I’m never sure how much to include in a review of a book from a series. With lighthearted (YA?) fare like Fourth Comings, the fourth (duh) entry in Megan McCafferty’s series about Jessica Darling, I assume that no one really cares if I spoil things from previous entries or not. Fair warning, some of my discussion will ruin things from the first three novels in the series.
Jessica Darling has graduated from Columbia University and is now attempting to enter the workforce and pay off her enormous student loans. She and her BFF Hope Weaver share a tiny room (they call the Cupcake) in a sub-letted Brooklyn apartment requiring Swedish (or is it Norwegian?) heritage of at least ¼ of the occupants of the house. She works part-time as a writer for a magazine no one reads, and part-time as a nanny for her niece Marin. The book starts off with Jessica helping Marcus, her long-time love, move into his dorm room at Princeton University. Things have gotten a little distant with our beloved couple, and Jessica aims to break up with Marcus that very afternoon. What she doesn’t expect is that he will propose in response, and give her a week to decide whether she’ll be his wife.
This, like all the rest of the Darling novels, is told from Jessica’s point of view; what differs here is that her audience isn’t herself. She isn’t writing in her diaries, she’s writing in a notebook she’ll hand over to Marcus at the end of the week. What’s funny with this approach is that you’re left wondering whether she’s being completely forthright about things (though I suppose you could wonder it about her diaries – who HASN’T fudged a little in journals?). My main issue with this approach is that sometimes Jessica writes about things that Marcus knows, but we don’t. So we don’t get the story of the Shit Fit night, when the couple really had it out. Marcus hates NYC, Jessica hates Jersey, and so they seem to be at an impasse.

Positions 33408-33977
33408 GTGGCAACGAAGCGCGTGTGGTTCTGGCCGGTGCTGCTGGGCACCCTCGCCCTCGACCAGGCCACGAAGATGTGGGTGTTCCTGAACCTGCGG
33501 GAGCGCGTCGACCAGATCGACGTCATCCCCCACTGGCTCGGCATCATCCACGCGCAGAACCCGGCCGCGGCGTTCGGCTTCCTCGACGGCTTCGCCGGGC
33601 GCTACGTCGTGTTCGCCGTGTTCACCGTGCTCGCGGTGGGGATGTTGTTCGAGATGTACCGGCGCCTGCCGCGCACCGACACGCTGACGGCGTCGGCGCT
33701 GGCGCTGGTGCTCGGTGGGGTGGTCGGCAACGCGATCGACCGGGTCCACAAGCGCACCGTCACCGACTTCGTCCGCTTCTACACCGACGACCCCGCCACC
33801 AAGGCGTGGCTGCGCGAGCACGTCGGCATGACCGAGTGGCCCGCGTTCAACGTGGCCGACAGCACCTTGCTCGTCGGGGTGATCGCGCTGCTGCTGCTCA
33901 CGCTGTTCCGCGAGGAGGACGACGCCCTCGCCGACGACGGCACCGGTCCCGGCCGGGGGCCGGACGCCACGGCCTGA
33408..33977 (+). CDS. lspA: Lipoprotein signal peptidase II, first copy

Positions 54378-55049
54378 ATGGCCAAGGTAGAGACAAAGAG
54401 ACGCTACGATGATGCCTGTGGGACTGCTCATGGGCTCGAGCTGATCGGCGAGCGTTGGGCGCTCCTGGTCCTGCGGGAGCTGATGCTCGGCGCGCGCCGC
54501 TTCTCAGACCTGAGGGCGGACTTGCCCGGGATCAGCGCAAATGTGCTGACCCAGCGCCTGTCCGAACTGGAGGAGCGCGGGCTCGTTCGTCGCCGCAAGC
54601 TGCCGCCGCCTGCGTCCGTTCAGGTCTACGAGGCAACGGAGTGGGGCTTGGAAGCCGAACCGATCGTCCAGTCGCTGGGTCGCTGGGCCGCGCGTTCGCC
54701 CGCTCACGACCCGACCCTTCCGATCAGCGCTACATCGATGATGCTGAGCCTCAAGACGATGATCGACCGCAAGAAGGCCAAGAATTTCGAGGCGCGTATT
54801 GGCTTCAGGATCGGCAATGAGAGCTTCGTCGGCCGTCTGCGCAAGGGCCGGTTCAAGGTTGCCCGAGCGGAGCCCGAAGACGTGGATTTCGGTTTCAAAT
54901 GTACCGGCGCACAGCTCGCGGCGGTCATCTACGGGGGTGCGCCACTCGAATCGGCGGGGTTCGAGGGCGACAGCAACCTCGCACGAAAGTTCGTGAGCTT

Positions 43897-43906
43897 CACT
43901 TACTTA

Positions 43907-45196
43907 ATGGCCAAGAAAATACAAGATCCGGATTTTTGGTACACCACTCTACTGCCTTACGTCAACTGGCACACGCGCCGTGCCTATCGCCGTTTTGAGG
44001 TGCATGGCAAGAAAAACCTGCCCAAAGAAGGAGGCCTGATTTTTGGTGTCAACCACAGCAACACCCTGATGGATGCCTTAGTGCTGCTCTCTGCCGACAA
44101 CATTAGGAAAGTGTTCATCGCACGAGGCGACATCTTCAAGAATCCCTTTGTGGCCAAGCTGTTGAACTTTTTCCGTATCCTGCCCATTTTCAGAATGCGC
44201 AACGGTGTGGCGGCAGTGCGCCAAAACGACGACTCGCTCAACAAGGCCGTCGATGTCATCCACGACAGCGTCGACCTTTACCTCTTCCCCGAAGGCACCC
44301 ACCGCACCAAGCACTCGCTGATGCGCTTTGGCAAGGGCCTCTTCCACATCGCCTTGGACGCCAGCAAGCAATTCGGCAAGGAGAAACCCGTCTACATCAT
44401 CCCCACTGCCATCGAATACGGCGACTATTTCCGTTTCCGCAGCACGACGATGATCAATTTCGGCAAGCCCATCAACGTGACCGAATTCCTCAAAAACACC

The usual cast of characters round out the story. We get to know Hope a little better, though Jessica discovers a secret between Hope and Marcus that really throws her for a loop and so Hope is absent for some part of the writing. I do like her, though, and with her there you can finally feel some depth to a friendship that was mostly epistolic in nature before. We still don’t really know Marcus that well at this point, and this entry won’t improve on that much. Hopefully with the final installment (which I believe does have chapters from his point of view) we will. I did enjoy this fourth installment much more than the third, so hopefully McCafferty wraps up the series well in the next one.